top of page

What are the benefits of bamboo plants?

bamboo culms

Bamboo is a popular resource due to its valuable characteristics, especially its versatility. It can be utilised for different purposes, including construction material, tissue and hygiene products, as well as other everyday eco-friendly commodities like clothes and straws. Bamboo has also been named a vital resource for resolving global environmental problems.

Read on as Bamboo Bioproducts detail some of the key elements that make utilising bamboo a beneficial means for a variety of products and initiatives.

What is bamboo?

Bamboo is categorised as grass– and it’s also the fastest growing plant on the planet. There are between 1,000 and 1,600 species in the bamboo family, Bambusoideae, that are native to different regions all across the planet. Because bamboo is so diverse, different types are used for many different purposes, from tissue to construction and roofing.

Benefits of bamboo

Bamboo has many uses and benefits and has been utilised throughout history in a variety of ways. Some benefits include bamboo's role in the balance of oxygen and carbon dioxide in the atmosphere and the use of this plant to produce greener products like clothes, furniture and paper. Furthermore, bamboo can be used as an energy source and, in some cultures, as medicine. Below, we’ll explore a few of these using cases from modern-day agriculture, construction, and farming.

Is bamboo good for the environment?

In short, yes! Bamboo is good for the environment. It is said to absorb more carbon dioxide than trees (around 20 tonnes of carbon dioxide per hectare per year) and it boasts soil-regenerating abilities. This means that the presence and growth cycle of bamboo returns nutrients to the soil, whereas monocultures (developed for agricultural purposes) deplete soil nutrients and render substantially sized plots barren for entire growing seasons. Bamboo has already been used for land restoration projects due to its resilience and regenerative properties. Bamboo has shallow root systems made of rhizomes that function as anchors, binding soil together and subsequently reducing erosion. For reference, one bamboo plant can anchor six cubic meters of soil. These robust root systems also enable bamboo to regrow after being damaged, harvested, or even burned down. Additionally, bamboo biochar has been used in mine-polluted soil to successfully reduce heavy metal concentrations and support the growth of new vegetation.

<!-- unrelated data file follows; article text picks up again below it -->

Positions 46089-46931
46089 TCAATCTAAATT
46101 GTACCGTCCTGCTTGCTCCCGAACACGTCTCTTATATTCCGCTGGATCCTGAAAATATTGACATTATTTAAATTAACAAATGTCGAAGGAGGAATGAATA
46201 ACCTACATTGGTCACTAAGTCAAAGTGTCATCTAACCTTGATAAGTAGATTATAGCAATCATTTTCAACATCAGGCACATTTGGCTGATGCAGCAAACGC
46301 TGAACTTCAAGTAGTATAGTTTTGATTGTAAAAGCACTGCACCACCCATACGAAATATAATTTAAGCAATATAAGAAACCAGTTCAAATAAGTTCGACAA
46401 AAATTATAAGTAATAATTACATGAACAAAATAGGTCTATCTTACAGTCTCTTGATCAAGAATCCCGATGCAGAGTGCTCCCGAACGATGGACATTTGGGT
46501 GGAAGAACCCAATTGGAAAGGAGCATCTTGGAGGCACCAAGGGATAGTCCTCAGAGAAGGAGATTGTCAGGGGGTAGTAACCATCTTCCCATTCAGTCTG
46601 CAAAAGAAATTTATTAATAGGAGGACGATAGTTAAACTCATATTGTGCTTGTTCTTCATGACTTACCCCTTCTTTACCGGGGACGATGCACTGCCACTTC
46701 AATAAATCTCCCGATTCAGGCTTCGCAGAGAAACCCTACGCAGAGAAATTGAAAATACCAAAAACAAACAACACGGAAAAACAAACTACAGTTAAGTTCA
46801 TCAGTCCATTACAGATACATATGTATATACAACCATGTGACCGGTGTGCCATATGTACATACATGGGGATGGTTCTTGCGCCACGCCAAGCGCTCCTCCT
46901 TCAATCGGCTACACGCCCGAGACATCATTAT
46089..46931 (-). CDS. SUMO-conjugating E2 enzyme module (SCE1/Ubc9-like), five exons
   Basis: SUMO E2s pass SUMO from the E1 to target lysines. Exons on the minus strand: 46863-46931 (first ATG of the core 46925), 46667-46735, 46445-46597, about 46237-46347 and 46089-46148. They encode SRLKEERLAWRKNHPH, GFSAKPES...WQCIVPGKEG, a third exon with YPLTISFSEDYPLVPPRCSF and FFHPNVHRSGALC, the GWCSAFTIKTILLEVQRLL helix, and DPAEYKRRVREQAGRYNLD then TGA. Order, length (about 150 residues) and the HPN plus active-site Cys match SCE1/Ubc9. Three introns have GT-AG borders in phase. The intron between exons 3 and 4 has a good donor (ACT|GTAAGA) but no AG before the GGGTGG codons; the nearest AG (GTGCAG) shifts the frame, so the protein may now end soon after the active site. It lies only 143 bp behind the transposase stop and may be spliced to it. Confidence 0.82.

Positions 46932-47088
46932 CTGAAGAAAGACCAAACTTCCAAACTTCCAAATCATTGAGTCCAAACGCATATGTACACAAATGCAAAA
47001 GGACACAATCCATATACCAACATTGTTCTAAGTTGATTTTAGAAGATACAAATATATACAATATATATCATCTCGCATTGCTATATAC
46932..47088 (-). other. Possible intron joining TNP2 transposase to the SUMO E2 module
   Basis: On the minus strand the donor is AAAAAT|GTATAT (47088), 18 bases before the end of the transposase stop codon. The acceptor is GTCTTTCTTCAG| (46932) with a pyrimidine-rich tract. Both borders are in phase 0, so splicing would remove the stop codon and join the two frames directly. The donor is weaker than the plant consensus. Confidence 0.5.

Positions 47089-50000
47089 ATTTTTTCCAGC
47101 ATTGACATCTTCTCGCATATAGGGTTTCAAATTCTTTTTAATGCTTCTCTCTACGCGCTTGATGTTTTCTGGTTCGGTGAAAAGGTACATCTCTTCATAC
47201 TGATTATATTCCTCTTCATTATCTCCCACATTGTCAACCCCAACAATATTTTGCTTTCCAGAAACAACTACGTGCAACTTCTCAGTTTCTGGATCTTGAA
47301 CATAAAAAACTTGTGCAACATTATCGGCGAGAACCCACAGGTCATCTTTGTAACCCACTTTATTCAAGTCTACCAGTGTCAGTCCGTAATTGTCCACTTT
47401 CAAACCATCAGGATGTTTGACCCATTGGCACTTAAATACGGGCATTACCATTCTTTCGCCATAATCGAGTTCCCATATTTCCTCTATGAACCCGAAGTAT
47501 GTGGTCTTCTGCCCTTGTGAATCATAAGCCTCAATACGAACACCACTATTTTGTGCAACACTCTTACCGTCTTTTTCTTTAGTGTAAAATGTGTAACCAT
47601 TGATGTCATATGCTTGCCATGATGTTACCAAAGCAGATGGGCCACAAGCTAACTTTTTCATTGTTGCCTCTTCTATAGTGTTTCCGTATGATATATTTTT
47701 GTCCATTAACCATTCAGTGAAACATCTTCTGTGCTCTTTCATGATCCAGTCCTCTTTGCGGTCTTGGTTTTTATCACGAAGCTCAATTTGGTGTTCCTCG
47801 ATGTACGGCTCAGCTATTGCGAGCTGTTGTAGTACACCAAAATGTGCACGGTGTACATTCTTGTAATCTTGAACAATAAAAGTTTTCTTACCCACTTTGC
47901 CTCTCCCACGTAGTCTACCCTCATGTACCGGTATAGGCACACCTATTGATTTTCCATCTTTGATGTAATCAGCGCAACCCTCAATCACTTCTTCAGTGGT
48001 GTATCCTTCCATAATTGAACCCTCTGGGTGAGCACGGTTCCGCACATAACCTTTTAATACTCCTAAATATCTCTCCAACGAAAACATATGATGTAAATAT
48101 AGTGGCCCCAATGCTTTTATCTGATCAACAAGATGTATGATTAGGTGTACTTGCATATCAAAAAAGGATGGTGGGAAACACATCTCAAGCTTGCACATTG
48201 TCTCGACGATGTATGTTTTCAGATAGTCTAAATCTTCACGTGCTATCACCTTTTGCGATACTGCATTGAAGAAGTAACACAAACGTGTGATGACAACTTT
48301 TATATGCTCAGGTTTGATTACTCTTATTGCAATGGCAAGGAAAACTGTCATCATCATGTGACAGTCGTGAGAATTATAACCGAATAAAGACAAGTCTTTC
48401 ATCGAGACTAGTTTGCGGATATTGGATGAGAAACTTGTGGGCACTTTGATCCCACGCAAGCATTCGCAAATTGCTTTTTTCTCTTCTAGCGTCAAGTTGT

Related article: How can bamboo contribute to UN Sustainable Development Goal 13?

What can be made from bamboo?

Due to its tensile strength and flexibility, many products can be made from bamboo. The most popular include tissue and hygiene products, fabric and furniture.

Tissue and hygiene products

Bamboo’s properties make this plant an excellent material for tissue, toilet paper, diapers and wipes. Bamboo fibres are naturally anti-bacterial and are safely processed. So, hygiene products containing bamboo are ideal for sensitive skin as they are super soft and hypoallergenic.

Check out the 2022 timeline of Bamboo Bioproducts project in Jamaica, which will witness the first bamboo pulp mill in the Western Hemisphere for the Global consumer tissue and personal hygiene industry:


There are many textiles made from bamboo such as bamboo viscose, mechanically produced fine bamboo fibre, and lyocell type. Bamboo fabric is soft, durable, highly breathable, and highly elastic. It is commonly used in sheets, blankets, towels, and underwear. Viscose and semi-synthetic bamboo fabrics are less expensive than cotton, and genuine bamboo fibre can be produced using eco-friendly methods. Some bamboo fabrics are certified by the USDA as organic, environmentally sustainable, and economically ethical.


Bamboo furniture is durable, versatile, easy to maintain, and effortless to clean. These characteristics are key reasons why bamboo is used as a replacement for hardwood and plastic to build high-quality furniture. While wood can be affected by water, and plastic by high temperatures, bamboo remains intact in all weather conditions.

How can bamboo positively impact communities?

IFAD states that bamboo has the potential to reduce rural poverty. In communities where bamboo is planted, it has already increased the availability of jobs and created opportunities to empower women. This is an indirect result of bamboo’s viability to be processed into many different products that can be sold by local communities. INBAR stated that the production of bamboo engages a growth of around 60 billion USD each year, and local communities can benefit from that growth, too.

Can bamboo be used to produce clean energy?

Bamboo can be used as a relatively clean source of energy. Some countries use its biomass to generate electricity or as an alternative to timber charcoal. Bamboo is also used to produce fuels like ethanol in Japan, China, and Taiwan, with a smaller environmental footprint than fossil fuels. High energy demand is a reality, and concerns about environmental problems are increasing too. Using bamboo biomass to produce energy can be a potentially cleaner, global alternative in the future.

Want to learn more about bamboo plants and their benefits? Check our news and blogs here.

bottom of page